go into an HMANA web site (See NEHW – What’s it All About). For the last few years (sponsored by Hawk Migration Association of North America, Hawk Watch International and Hawk Mountain Sanctuary) the recently formed Raptor Population Index (RPI) is using these counts  to contribute to  conservation and knowledge of raptors and their migration and to monitor population trends among the  different raptors.  

Larry Fischer & Paul Roberts


History Highlights:



  The New England Hawk Watch formed.

  Watch weekends begin in September and October.

  Travelers Weather Service allows NEHW to monitor their radar to track Broad-winged Hawks.


Mass Audubon gives grant to track hawks with an airplane.

Plane observations begin. Don Hopkins, Jerry Mersereau, Jan Mitchell, Neil Currie observe.



  The Smirnoff Beverages donates the use of  a motor-glider. Bill Welch, pilot

  September 18 – The glider follows a continuous stream of Broad-winged Hawks from Amherst, MA to Carmel, NY for 89 miles

  The Hawk Migration Association  of North America organized.

Margery Pitcher conducts first  continuous fall watch at Lighthouse Point.


United States Fish and Wildlife Service found a  motor glider owned by Andre Boesch of Danbury.

  Seventy weekend lookouts in September.  45 in Connecticut.

  First ID Sheet by Paul Carrier.

  Paul Carrier produces first of 35 consecutive newsletter covers.


  22 Bald Eagles, 9 Golden Eagles counted in Fall flight in Connecticut


  Bill Welch gets Andre Boesch to loan a motor-glider


  Bill Welch, Andre Boesch repeat loan of motor-glider

  Robert Smart dies.

  Spring. NEHW sponsors a one-day conference in Holyoke, MA: 300 attend.


  Bill Welch, Andre Boesch repeat loan of motor-glider, and employ a Cine-Theodolite

  October 8:  3725 hawks in  New Haven. 2004 at Lighthouse Point.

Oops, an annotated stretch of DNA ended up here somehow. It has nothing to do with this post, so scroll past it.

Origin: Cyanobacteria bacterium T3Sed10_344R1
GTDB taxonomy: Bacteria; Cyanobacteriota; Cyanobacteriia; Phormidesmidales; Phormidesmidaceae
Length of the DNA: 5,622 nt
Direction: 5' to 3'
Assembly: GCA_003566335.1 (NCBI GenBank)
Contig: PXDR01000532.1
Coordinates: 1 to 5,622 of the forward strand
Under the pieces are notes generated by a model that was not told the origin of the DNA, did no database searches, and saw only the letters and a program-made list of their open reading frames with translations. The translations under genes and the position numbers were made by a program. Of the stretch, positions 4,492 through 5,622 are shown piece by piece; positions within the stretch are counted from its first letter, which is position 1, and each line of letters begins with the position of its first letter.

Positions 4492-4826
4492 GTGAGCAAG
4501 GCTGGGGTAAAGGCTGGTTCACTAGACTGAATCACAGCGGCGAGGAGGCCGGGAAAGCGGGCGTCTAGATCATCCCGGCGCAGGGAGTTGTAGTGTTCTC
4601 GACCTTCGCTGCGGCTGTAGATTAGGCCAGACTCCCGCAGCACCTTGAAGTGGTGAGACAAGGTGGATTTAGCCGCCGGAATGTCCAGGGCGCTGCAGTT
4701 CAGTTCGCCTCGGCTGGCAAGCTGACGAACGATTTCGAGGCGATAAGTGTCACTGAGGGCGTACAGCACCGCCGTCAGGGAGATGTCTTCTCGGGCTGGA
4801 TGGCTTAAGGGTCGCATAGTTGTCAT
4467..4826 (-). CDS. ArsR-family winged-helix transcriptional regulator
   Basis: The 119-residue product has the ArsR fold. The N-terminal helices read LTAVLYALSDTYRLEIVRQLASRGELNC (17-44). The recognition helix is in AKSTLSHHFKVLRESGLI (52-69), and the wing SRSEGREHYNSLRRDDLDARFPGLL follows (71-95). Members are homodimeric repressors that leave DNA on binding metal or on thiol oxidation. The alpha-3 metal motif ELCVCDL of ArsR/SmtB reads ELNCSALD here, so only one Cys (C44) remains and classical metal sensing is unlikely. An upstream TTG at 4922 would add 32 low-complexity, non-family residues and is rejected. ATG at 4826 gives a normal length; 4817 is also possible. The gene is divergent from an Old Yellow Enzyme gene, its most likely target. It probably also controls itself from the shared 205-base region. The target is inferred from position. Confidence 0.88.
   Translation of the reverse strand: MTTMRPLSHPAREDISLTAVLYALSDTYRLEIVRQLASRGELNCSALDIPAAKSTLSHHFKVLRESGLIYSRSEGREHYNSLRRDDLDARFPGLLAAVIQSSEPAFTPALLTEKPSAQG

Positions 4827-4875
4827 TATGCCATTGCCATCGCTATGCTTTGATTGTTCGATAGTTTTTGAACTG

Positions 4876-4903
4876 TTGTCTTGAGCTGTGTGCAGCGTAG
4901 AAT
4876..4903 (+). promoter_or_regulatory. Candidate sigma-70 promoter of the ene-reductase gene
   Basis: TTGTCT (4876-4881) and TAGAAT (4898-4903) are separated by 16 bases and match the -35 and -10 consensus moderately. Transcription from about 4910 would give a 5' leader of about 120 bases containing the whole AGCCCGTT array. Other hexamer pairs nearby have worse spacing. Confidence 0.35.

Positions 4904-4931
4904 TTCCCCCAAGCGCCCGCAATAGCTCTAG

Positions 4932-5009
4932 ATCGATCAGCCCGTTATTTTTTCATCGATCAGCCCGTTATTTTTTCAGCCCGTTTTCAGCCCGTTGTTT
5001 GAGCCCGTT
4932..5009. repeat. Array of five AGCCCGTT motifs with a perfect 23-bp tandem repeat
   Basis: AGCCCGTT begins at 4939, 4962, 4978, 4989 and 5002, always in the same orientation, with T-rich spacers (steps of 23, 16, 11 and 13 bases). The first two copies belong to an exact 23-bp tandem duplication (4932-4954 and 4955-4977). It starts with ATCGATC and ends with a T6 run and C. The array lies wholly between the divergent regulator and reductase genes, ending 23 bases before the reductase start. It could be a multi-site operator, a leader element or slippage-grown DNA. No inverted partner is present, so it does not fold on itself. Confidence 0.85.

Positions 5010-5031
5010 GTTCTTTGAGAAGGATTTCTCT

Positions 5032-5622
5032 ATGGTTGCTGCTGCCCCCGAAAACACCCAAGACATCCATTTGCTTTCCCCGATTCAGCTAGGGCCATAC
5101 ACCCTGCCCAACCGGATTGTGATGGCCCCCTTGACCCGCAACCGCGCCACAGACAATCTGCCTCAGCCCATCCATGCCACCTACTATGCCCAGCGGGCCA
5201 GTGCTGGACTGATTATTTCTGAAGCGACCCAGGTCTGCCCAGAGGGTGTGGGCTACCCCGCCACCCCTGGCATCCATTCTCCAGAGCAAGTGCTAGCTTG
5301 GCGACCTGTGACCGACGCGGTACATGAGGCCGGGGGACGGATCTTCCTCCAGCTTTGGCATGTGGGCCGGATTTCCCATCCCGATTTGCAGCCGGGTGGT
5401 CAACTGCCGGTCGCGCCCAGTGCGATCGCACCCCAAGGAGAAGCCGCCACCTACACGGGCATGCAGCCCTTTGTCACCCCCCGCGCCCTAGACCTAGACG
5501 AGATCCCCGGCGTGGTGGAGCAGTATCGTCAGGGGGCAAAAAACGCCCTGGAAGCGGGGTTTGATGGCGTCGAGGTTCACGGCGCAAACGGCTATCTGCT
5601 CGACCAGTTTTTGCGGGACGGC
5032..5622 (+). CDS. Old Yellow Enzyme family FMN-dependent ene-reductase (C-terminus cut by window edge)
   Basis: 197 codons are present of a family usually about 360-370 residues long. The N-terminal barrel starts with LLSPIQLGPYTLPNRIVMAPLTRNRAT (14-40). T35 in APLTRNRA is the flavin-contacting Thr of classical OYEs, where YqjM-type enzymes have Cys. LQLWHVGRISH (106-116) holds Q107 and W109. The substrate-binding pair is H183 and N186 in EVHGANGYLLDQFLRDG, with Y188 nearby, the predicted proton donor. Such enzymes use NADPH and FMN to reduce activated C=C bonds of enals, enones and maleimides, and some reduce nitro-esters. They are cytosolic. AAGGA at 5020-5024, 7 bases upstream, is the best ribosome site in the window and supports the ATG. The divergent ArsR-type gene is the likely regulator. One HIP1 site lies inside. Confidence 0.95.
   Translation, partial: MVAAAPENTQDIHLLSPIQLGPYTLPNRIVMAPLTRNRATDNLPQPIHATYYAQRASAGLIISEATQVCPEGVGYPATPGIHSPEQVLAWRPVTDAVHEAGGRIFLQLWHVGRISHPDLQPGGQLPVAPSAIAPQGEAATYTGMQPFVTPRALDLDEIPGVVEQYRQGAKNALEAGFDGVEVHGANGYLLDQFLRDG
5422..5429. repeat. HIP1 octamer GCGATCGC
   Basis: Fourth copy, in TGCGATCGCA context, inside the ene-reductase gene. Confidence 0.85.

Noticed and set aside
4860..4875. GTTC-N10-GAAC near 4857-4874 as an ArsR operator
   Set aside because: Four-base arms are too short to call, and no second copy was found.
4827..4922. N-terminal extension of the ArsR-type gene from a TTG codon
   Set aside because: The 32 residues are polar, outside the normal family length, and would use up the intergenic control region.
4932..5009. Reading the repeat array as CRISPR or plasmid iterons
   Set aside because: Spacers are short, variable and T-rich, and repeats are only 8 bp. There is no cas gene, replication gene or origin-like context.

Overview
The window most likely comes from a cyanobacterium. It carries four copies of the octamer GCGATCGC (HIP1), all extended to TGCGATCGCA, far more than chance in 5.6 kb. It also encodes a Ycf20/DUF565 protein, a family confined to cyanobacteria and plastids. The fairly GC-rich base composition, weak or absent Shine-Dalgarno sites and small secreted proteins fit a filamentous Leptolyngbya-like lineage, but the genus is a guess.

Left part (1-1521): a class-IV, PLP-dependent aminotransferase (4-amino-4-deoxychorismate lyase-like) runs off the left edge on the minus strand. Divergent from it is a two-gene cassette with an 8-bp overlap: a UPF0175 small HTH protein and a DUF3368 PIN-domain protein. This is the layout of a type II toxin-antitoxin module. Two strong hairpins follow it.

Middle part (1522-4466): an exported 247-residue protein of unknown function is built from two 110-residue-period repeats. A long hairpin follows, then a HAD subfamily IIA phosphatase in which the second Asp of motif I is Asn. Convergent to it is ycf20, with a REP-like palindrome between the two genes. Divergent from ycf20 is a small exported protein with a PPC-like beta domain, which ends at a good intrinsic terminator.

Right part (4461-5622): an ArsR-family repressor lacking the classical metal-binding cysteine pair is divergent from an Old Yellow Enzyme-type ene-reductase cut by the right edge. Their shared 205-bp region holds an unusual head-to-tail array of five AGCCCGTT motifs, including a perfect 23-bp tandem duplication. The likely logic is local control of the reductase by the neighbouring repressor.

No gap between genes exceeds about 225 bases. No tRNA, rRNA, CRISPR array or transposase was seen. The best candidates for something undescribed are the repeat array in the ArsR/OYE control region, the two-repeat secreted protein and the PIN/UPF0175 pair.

HMANA awards the first Maurice Broun award

  September 13 -  Mt Wachusett, Princeton, MA:   19912 Broadwings.

Broad-winged Hawk, still molting

Broad-winged Hawk


  September 16 – Watertown, CT:  10007 Broadwings.

  September 16 – Mt. Wachusett, Princeton, MA:   4979 Broadwings.

  September 17 – Mt. Wachusett, Princeton, MA:   17415 Broadwings.


  Seventy two sites reporting.

  September 14 – Quaker Ridge, Greenwich, CT:   30535 Broadwings.


  NEHW Conference Holyoke MA

  Bill Welch: book Hawks at My Wingtip about NEHW and Motor-glider

  September 17 – Mt. Wachusett, Princeton, MA:   10095  Broadwings


  September 16  - Quaker Ridge, Greenwich, CT:   13082 Broadwings.


  September 13 – Mt. Wachusett, Princeton, MA:   15916 Broadwings.

  September 25 – Rye, New York:    16233 Broadwings.


  NEHW Hawk Conference   April 7, Holyoke, MA


  New England Hawk Watch becomes Northeast Hawk Watch.


  NEHW Conference   March 19, Northampton, MA

  September 19 – Booth Hill, West Hartland, CT:   25176 Broadwings.

  September 19 – Harwinton, CT:   23318 Broadwings.

  September 19 – Quaker Ridge, Greenwich, CT:   22020 Broadwings.

  September19 – Montclair Quarry, Montclair, NJ:   14967 Broadwings.

  September 20 – Montclair Quarry, Montclair, NJ:   14015 Broadwings


  208 Bald Eagles, 9 Golden Eagles counted in Fall flight in CT.


  NEHW Conference   March 18

  330 Bald Eagles, 46 Golden Eagles counted in Fall flight in CT.

  20 Golden Eagles counted in Fall flight at Hook Mt, NY.


NEHW – A Brief History: a work in progress by Neil Currie   


Photos by Trudy Battaly